Online Undergraduate Degree Completion Program Announced
UPDATE: Launch of Converse’s Degree Completion Program has been postponed. For more information, call 596-9746. Converse College is giving both men and women the chance to complete their bachelor’s degree in business administration through a new online degree program. The program targets adults who may have started a bachelor’s degree but went into the workplace and didn’t complete it. While men have been obtaining graduate degrees from Converse for years, this is the first undergraduate program open to men.
“Our state is trying to grow its economy, and we hear the need for employees with more education. We need more education if we’re going to be vibrant in the 21st century economy.”
The program starts this fall. Participants should have at least 48 transferable credits from an accredited college or university, and requires 120 credits to earn the degree. Cost is $400 per credit hour, and financial aid is available for those who qualify. The online courses are designed to be completed in 18 months in 10-week modules using a “cohort” model. In a cohort, a group of students will enter the program and progress through it at the same time. The design of the program allows for convenience and flexibility for students who might be juggling the demands of a full-time job and family, officials say.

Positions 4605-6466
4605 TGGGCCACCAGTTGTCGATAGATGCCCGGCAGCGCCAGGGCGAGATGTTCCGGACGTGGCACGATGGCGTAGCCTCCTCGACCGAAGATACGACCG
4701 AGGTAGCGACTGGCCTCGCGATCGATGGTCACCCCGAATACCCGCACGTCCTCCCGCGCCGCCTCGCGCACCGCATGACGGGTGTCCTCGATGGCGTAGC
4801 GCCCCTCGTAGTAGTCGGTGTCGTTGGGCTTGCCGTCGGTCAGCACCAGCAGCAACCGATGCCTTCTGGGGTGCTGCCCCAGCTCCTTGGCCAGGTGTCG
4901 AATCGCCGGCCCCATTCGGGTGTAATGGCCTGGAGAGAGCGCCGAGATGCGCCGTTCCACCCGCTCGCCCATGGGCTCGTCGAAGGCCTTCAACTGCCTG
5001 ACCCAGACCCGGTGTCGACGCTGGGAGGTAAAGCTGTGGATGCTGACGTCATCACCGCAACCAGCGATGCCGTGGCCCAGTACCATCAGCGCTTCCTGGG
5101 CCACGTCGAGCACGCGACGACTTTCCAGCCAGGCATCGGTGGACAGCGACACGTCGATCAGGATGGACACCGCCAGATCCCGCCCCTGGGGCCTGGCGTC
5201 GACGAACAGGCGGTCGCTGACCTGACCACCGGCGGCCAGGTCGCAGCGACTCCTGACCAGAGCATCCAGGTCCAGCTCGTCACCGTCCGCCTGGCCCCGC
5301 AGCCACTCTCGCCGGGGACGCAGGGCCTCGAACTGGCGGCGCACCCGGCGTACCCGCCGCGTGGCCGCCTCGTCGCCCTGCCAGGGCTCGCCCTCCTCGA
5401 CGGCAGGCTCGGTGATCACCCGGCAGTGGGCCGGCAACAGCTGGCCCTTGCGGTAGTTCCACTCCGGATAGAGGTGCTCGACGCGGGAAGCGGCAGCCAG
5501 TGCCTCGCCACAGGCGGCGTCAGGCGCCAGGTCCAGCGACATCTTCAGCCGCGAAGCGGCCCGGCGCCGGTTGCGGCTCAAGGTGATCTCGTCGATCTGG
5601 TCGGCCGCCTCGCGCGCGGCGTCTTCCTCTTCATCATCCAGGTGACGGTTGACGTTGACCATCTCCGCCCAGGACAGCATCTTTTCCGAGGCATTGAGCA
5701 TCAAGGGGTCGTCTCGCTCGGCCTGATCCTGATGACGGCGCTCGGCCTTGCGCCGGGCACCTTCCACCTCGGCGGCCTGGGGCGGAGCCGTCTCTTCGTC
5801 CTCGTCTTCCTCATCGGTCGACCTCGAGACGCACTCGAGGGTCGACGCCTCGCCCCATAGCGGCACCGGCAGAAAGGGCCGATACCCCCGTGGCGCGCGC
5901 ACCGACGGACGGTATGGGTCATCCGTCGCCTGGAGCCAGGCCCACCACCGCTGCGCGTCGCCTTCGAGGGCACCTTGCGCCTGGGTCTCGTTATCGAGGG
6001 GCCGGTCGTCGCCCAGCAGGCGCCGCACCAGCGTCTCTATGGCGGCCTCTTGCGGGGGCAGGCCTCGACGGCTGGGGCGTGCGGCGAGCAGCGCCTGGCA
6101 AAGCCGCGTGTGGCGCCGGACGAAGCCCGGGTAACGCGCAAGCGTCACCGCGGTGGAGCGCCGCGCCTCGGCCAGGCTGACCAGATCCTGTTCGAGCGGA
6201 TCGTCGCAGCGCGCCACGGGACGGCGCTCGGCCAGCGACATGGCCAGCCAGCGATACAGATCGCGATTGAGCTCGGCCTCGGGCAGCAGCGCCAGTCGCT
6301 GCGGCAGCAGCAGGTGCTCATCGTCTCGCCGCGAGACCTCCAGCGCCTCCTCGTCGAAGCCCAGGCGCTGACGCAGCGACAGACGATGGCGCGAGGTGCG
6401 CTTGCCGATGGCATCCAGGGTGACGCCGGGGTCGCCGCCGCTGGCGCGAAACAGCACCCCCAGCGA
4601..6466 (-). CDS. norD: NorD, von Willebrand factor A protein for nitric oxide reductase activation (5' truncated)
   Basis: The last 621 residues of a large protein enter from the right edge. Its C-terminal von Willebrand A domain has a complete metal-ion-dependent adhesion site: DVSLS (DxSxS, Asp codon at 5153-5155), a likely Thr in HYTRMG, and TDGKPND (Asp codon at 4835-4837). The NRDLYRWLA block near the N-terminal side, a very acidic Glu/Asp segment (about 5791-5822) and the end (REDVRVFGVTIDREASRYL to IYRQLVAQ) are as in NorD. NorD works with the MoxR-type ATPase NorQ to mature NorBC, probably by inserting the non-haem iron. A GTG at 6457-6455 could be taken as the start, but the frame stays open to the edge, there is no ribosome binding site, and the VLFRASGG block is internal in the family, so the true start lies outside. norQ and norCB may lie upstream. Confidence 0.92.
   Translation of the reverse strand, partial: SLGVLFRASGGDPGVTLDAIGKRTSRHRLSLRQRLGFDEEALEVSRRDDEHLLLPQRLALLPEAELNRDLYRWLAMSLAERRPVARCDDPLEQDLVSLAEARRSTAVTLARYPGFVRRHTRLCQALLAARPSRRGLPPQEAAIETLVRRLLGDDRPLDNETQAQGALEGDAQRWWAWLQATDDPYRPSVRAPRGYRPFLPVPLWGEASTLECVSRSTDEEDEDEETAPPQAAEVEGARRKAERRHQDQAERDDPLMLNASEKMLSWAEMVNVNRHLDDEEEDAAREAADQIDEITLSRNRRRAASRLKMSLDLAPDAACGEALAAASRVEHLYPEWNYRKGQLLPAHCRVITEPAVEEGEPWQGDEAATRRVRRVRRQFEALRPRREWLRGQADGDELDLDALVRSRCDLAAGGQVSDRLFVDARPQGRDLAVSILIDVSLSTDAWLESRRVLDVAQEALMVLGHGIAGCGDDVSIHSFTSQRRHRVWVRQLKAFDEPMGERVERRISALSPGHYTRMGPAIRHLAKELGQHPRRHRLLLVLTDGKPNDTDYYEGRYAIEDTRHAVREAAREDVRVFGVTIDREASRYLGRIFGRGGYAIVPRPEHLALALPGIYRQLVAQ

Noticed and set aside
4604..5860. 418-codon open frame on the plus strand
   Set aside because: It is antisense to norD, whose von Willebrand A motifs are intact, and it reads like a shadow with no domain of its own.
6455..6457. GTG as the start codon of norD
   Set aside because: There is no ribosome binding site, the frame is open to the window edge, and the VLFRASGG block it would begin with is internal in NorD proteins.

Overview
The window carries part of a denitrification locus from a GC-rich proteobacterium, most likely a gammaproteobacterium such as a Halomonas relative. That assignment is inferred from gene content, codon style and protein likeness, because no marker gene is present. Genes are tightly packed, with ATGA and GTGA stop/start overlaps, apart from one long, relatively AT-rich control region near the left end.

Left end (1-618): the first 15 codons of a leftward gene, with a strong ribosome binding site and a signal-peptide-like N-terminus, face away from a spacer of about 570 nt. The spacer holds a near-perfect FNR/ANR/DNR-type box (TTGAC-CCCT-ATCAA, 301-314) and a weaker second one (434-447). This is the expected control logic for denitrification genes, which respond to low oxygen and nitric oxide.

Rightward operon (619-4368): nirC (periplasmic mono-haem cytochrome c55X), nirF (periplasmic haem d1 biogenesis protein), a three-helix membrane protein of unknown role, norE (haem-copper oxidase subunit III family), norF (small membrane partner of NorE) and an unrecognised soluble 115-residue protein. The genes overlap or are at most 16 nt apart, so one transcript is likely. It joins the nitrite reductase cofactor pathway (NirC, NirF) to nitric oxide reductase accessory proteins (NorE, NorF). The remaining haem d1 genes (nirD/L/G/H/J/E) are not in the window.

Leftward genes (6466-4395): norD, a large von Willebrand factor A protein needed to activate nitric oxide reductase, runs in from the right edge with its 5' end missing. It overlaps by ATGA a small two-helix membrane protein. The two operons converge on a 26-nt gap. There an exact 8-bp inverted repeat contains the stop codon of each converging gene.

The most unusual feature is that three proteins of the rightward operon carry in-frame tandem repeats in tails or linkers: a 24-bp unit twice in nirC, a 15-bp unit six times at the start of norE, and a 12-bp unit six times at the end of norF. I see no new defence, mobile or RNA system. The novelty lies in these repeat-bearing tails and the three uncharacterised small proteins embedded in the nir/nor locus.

“There is such a push to increase bachelor’s degree attainment in our city and region, and there’s a real interest on the part of the market to have a customized experience,” Converse College President Betsy Fleming said. “Our state is trying to grow its economy, and we hear the need for employees with more education. We need more education if we’re going to be vibrant in the 21st century economy.” The program promises support for adult learners and those who have never taken online courses before. There also will be round-the-clock technical support and optional online tutoring and advising.
“Online learning is very new to some of these students,” said David McCurry, director of distance learning at Converse. For students who need it, a course will be available to help them learn how to navigate an online course, participate in online discussions and post materials.
McCurry said the college’s business faculty have had a strong hand in designing the program. The curriculum emphasizes real-world case studies, and students will be able to bring their own workplace experiences to the virtual classroom.
The faculty at Converse hopes to partner with local businesses to tailor classes to the needs of local businesses.
“If the need is advanced accounting, we could work to put that together,” McCurry said.
“We left some room to specialize,” added Kimberly Newton-Burgess, director of post-traditional admission at Converse. “It’s not a one-size-fits-all.”
Applications are being taken now for the session to begin Aug. 25. A second session begins Feb. 3. Inquiries about the program have come from as far away as Texas and Maryland, Newton-Burgess said.
“This means we can open our doors much wider,” she said. “Six students have been accepted this week, and they are very excited.”
This article was written by Jenny Arnold of the Spartanburg Herald-Journal